Paper Wings (Deborah Kennedy)
“The fate of animals is… indissolubly connected with the fate of men.” Émile Zola
Yesterday, no one watched the river of red-winged blackbirds
flowing southward, the hawks’ spinning on a rising wind
or the arc of an osprey’s wing diving into open water. Tonight
the seven o’clock news tells the story of birds falling from the sky
around the globe. The TV screen briefly shows, in black of night,
lolling heads, dirty piles of wet feathers, fished from muddy water
by men in vinyl suits. Unpreened feathers hang strangely heavy.
All the result of natural causes, pliant faces repeat again and again
as they map contagion’s spread, night by night. They will not
read the acid acronyms PCB, DDT, PBDE. They will not even
whisper the cool, round syllables of carbamate, selenium, or mercury.
They will not point to colored diagrams of chemical tracks etched
through bones and burnt through bodies’ shields. Wings fold
like crumpled paper, birds plummet from the skies. Men, faces
covered with white masks, stuff bodies in plastic sacks stretched tight
and full, heave bags into the back of trucks, heavy tires spray loose gravel.
What hole is deep enough to throw away the whole world?
The quiet spreads in wetlands, woodlands, and flyways reaching
north and south. Like smoke in still autumn air, the question rises
if the wind of birds is empty, how will the flesh of my flesh take flight?
Paper Wings: Holes in the Sky
The Avian Decline is the scientific term for a loss of birds and bird species that is quietly sweeping the globe due to a variety of threats. Alarmingly, recent studies predict that by the end of this century, one quarter of all bird species will be extinct. Human activities are the primary cause of bird loss. Their habitats are lost as construction and extraction industries destroy natural areas. Their food sources are destroyed or contaminated by agribusiness’ use of pesticides and herbicides and other many widely used chemicals. Also, birds often collide with power lines, windmills, and windows. Also, the avian flu, a new bird disease, is speeding this already rapid loss and has caused the deaths of immeasurable numbers of wild and domestic birds. The combination of these challenges is leading to precipitous declines in many bird populations.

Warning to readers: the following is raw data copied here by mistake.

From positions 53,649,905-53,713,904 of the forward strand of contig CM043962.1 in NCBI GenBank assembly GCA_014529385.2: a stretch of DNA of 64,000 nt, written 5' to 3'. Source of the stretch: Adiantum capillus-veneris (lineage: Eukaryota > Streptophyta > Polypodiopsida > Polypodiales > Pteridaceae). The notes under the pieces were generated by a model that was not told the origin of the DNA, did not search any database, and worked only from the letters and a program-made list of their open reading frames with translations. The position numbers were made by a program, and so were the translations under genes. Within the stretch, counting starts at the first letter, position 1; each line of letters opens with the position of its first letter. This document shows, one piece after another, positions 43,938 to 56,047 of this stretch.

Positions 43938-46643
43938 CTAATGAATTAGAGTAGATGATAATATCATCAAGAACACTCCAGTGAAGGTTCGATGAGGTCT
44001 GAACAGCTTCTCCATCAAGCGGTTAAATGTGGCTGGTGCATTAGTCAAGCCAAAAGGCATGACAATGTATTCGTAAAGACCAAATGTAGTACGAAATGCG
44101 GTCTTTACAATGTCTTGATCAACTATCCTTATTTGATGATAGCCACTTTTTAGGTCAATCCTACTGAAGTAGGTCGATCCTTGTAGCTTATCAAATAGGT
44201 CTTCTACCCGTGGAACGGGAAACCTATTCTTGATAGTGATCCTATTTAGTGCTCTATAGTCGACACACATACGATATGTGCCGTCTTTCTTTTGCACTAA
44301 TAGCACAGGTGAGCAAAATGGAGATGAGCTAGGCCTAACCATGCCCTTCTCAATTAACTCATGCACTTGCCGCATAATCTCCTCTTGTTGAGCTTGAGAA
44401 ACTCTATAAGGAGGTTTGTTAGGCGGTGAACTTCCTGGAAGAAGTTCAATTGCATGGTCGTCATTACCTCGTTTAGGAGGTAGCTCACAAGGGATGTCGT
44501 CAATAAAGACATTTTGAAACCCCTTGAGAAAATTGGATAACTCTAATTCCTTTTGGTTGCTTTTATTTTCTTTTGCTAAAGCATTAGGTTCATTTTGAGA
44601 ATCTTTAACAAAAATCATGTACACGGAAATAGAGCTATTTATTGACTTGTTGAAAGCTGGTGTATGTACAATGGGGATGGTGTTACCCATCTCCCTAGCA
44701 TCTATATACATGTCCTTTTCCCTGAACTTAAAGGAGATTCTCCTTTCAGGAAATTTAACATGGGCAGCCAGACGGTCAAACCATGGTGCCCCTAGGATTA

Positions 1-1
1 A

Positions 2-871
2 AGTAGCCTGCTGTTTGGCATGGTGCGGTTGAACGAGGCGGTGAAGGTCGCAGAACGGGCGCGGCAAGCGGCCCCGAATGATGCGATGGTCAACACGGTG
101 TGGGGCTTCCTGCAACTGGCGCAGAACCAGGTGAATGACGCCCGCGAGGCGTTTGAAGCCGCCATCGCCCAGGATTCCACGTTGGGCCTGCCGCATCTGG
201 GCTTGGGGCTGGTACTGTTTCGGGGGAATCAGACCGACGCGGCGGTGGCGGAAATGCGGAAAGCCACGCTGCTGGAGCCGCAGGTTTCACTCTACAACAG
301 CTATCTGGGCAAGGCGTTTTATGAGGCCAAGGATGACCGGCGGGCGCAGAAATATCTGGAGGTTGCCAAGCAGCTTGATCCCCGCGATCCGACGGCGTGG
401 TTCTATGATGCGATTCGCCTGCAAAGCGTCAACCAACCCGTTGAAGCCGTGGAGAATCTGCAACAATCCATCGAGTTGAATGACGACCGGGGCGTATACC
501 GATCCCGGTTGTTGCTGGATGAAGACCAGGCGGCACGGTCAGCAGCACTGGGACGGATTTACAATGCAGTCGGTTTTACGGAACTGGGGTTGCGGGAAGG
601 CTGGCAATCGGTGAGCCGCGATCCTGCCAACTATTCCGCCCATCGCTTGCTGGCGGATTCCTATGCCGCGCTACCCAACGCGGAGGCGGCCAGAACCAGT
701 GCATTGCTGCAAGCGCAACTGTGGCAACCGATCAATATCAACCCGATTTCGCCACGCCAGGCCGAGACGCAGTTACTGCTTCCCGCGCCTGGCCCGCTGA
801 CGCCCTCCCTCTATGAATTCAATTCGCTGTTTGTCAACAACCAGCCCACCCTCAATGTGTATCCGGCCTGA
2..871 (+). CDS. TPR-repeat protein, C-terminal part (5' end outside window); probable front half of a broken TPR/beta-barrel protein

One threat, the widespread use of common chemicals, is proving to harm humans as well as birds. Many scientists recognize an especially disturbing interaction of animal biology with a class of chemicals called endocrine disruptors—these chemicals mimic animal and human hormones, the chemical messengers that regulate growth and many key metabolic activities. Many endocrine disruptors mimic human sex hormones and may have especially detrimental effects on the reproductive health of animals and humans.
In a thriving human population, the proportion of female to male births is usually fairly stable at 48 to 52 percent. An increasing number of studies show a significant drop in the percentage of males born in communities exposed to high levels of industrial chemicals. This circumstance is most starkly illustrated in studies of the Canadian Aamjiwnaang First Nation community, which is situated near large chemical plants where the birth of healthy males is declining precipitously. Today, scientists suspect chemical exposure may also partially explain increases in penile deformities, drops in sperm counts, and numerous other deleterious health impacts. We cannot predict to what extent these new harms imperil our children’s future fertility.
Rachel Carson, the noted biologist and environmentalist, understood the connection between threats to the natural world and threats to our own health. Ever prescient, she said: “But man is a part of nature, and his war against nature is inevitably a war against himself.”
Our incessant war against nature is leading not only to these declines of bird populations, but also to profound hazard to ourselves. If we understood the connection between these disappearances and the threats to our children and ourselves, would we continue to turn a blind eye to these losses?
The illustration depicts a central metaphor in the poem—paper wings—suggesting the fragility of birds and indeed of all life.